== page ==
Europe fifty years on

PUBLISHED : Wednesday, 25 October, 1995, 12:00am
UPDATED : Wednesday, 25 October, 1995, 12:00am

THE 50th anniversary of the United Nations is an appropriate moment to look at the state of different regions of the world half a century after the end of the last great world conflict. So today we start a series of editorials by considering western Europe, which was lying in ruins in 1945, but has, since then, enjoyed its longest period of peace in modern times.

With peace came years of relative prosperity and, above all, the construction of the European Union. Whatever Britain's reservations, Europe's mainland nations see no other way forward than this growing group which symbolises the end of centuries of military and political conflict.

Yet for all its progress since 1945, western Europe is an uncertain place these days. Politicians are deeply distrusted. They are seen as out of touch with the problems of the end of the century and, in too many cases, tainted by corruption. As if this was not enough, the great European project set out at the Maastricht Conference at the beginning of the decade has run up against the barriers of reality with few countries able to meet its tough economic criteria. Meanwhile, the conflict in the former Yugoslavia has created deep embarrassment as western Europe tries to find its place in the post-Cold War world.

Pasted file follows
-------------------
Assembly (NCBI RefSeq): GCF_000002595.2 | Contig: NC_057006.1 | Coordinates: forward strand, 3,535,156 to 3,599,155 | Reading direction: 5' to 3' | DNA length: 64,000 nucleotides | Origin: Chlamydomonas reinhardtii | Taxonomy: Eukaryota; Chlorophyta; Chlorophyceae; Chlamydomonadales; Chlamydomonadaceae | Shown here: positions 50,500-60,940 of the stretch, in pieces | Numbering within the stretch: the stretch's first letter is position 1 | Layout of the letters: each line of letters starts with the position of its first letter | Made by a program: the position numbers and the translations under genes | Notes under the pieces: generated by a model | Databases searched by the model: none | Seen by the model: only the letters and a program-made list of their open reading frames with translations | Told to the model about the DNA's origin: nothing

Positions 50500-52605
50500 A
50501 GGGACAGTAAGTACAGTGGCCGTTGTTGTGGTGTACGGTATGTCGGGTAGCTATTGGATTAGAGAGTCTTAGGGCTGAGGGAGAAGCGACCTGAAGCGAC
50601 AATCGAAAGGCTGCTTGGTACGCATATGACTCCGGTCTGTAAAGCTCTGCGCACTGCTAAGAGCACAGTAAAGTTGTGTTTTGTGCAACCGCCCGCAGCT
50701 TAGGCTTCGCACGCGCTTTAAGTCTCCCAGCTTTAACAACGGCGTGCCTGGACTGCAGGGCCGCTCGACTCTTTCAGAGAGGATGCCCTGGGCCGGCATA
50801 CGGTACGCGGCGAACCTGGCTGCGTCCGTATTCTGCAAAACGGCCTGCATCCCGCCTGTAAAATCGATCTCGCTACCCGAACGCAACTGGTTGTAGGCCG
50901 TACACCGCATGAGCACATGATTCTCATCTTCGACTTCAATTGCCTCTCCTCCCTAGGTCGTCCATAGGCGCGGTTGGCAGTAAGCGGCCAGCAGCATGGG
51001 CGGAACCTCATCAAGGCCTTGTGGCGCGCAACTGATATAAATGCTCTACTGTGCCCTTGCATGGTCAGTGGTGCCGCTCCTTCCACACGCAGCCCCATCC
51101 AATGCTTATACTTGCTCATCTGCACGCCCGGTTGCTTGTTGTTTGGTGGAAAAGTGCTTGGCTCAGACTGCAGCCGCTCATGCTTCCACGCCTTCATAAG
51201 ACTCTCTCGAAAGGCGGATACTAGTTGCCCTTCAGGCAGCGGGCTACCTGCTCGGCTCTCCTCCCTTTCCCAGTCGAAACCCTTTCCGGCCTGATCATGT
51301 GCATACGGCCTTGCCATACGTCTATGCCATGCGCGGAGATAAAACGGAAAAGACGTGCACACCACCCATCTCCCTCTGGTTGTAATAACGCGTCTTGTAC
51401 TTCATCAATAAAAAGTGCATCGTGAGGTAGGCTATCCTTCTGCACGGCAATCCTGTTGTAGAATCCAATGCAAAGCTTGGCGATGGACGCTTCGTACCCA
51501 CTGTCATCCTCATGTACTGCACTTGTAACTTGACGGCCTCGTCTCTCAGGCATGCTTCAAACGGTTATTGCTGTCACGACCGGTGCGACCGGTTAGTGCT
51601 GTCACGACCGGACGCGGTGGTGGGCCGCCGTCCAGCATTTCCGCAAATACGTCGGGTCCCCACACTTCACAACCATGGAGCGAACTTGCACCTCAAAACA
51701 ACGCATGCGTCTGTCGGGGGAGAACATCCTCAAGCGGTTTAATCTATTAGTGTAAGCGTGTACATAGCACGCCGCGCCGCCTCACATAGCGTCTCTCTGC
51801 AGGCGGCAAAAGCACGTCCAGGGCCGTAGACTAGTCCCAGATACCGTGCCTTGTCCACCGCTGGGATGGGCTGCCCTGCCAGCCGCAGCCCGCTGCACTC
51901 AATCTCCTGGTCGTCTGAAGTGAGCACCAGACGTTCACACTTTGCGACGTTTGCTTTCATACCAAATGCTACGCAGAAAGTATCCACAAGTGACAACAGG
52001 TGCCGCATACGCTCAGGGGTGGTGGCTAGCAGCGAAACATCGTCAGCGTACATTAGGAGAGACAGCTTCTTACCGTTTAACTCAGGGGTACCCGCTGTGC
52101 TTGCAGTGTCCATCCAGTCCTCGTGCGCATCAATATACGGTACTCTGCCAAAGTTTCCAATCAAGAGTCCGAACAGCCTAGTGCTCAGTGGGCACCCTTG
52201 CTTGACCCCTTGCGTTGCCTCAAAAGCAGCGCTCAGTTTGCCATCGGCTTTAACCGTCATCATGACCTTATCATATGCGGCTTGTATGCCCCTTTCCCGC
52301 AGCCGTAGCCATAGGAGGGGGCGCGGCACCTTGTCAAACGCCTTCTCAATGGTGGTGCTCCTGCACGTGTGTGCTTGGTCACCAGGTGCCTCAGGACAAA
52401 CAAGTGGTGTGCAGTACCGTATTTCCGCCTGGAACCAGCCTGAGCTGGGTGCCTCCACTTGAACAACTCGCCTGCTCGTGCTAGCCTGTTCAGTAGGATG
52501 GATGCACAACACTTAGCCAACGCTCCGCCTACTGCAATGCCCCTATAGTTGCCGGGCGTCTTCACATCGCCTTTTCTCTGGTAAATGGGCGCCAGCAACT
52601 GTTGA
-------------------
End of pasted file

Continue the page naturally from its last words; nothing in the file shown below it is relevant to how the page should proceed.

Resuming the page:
The ultimate irony is that the great winner of the post-war period is the nation which was on its knees in 1945. Given its past, Germany has genuine hesitations about taking a leading international role. But the combination of economic success, stable leadership and size mean it has emerged as the dominant power. Chancellor Helmut Kohl has just told Germans to shake themselves up, take more risks and show greater leadership. He might have been speaking to western Europe as a whole.

Viewed from Asia, it is easy to see the region as a protectionist bloc sheltering its uncompetitive industries from the real world. It will be up to Europeans in the coming years to show they can play a major role politically and economically alongside North America and Asia. So far, they are not doing a very convincing job.